blockchain misconceptions

10 Common Blockchain Misconceptions

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Think you know everything about blockchain? You may be wrong. There are several blockchain misconceptions people think are true. Check to see how well-versed you are in blockchain and its applications. Then, prove to everyone else that you’re smarter than they are on this topic!

What Is Blockchain?

In 2008, with the introduction of Bitcoin, blockchain technology arrived. This technology allows all users to hold the ledgers regarding all other users. In prior online transactions, guarantors would ensure the transaction could happen in a few seconds, but the actual movement of currency or goods could take days. With blockchain, information about transactions creates the blocks linked together in the chain. This information cannot be changed or deleted.

Here are some of the most common misconceptions you’ll find regarding this tool.

1. Finance Is the Only Use for Blockchain

Forget thinking blockchain is just limited to finance. This technology has innumerable applications. The Indian government aims to convert to become completely digital. It will use blockchain for agriculture, education and healthcare.

Beyond finance, “smart contracts” have become the latest trend in blockchain. Harvard Business Review calls these most transformative blockchain application right now. These contracts delivered via blockchain could result in instantaneous transactions between vendors and customers.

2. Blockchains Are Completely Private

Despite private groups using blockchain, its activity can be traced. Additionally, the blockchain used for Bitcoin is a public ledger. This quality makes it easy for anyone to see transaction activity, including governments. If you thought blockchain was a way to stay anonymous, you’d be wrong.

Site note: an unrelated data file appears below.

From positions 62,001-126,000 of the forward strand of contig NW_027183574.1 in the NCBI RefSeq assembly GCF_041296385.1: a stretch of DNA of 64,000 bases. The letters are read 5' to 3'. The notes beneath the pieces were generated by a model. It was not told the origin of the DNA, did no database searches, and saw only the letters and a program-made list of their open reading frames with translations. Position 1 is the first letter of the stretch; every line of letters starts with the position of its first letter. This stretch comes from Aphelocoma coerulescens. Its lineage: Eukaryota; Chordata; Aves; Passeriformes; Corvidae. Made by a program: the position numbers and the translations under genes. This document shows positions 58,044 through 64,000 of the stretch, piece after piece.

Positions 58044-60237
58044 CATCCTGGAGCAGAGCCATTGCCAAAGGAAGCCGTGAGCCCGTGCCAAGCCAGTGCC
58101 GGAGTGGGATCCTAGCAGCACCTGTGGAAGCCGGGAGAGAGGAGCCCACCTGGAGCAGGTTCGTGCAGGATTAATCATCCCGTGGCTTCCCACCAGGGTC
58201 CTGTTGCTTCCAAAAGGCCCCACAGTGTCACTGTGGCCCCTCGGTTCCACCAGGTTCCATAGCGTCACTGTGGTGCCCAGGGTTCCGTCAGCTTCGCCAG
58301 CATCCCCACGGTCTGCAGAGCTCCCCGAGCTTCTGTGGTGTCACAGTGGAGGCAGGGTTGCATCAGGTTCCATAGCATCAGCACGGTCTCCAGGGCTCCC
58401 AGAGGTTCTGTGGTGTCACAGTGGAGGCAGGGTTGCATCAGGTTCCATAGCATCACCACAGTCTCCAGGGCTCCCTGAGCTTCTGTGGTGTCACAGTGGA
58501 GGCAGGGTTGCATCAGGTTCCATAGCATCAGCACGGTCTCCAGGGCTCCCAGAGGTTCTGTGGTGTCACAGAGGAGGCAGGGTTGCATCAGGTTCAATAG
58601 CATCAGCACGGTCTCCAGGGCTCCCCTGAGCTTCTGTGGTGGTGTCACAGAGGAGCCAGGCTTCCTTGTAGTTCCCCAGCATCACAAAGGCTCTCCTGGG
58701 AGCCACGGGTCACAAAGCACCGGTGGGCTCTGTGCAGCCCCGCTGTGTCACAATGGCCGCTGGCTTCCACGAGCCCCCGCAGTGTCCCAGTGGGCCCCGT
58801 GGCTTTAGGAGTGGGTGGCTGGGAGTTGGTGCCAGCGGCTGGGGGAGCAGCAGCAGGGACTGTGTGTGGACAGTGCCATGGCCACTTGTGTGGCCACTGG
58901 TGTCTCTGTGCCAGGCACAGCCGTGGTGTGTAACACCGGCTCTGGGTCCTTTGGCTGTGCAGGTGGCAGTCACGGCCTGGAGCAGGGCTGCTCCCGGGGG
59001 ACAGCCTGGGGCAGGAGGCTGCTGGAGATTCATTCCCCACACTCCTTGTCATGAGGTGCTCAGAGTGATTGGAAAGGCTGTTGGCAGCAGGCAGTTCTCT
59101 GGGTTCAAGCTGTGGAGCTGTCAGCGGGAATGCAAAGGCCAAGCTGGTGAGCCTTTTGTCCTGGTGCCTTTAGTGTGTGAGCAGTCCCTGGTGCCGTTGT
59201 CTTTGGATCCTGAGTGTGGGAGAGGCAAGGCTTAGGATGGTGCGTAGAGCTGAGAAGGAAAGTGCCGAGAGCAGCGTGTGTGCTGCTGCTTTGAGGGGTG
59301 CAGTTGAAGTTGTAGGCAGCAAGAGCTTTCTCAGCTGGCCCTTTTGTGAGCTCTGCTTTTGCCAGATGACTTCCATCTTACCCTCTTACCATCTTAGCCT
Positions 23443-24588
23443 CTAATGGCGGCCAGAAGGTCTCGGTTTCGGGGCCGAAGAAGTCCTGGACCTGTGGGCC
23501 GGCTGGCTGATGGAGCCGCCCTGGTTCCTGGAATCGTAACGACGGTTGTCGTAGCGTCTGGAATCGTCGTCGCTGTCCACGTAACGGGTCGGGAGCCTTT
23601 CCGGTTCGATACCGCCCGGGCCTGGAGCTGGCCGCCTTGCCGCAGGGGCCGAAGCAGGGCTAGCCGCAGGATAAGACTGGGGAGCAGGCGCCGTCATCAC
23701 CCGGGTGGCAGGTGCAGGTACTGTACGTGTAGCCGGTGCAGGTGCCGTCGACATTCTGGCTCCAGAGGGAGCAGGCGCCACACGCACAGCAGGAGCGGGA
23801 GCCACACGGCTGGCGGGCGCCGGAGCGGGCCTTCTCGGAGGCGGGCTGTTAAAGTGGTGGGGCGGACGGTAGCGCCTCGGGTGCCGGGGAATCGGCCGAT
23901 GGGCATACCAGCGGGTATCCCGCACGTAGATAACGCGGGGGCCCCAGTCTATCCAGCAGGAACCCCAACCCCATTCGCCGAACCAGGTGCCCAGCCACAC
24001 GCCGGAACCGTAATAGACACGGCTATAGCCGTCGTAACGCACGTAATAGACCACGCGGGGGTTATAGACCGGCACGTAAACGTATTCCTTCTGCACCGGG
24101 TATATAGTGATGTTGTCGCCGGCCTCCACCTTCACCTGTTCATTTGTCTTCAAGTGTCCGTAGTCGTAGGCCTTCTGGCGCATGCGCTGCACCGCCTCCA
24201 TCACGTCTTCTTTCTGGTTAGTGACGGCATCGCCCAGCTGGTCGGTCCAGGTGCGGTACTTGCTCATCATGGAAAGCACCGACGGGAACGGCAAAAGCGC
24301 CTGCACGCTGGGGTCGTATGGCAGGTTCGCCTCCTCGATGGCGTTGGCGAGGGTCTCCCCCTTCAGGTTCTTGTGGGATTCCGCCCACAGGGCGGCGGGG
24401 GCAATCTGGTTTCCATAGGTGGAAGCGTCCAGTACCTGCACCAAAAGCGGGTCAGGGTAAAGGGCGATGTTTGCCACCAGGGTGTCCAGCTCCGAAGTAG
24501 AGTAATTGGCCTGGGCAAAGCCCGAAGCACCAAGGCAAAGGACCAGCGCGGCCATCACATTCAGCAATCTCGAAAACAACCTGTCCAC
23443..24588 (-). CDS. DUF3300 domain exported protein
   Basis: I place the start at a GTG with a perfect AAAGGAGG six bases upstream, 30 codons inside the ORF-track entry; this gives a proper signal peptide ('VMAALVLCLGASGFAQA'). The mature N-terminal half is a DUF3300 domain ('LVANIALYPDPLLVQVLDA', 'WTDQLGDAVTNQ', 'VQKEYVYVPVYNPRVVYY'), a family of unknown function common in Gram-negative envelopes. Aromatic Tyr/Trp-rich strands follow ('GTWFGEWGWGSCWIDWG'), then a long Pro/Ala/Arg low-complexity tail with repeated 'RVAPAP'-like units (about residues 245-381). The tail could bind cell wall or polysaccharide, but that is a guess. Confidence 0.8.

3. All Blockchains Are Public

While many blockchains are public and open-source, many are private. Public blockchains have no centralized control. But private blockchains have the creator’s oversight. This person or group can make deletions that cannot be made in a public blockchain. Anyone can set up a private blockchain among a specific group of people. These smaller chains require much less operating power and are faster than public versions.

4. Blockchain = Bitcoin = Cryptocurrency

Wrong, wrong, wrong. Blockchain and Bitcoin came out at the same time, but they’re not synonymous. Bitcoin is the original form of cryptocurrency, also known as digital currency. Since its creation, other forms of digital currency have emerged as more try to take advantage of this trending technology. What they all have in common is the technology behind them — blockchain.

However, the interconnected nature of Bitcoin and blockchain cannot be denied. In 2013, Bitcoin almost failed when it split its blockchain in two. This issue resulted in a 23-percent drop in the value of Bitcoin until the system rectified itself and users on 0.8 reverted back to version 0.7.

5. Smart Contracts Are Legally Binding

Though it has contract in the name, smart contracts are not legal documents. They’re simply agreements to bypass any third parties when conducting transactions. They’re not the same as legally binding contracts made in the real world.

6. Tokens = Coins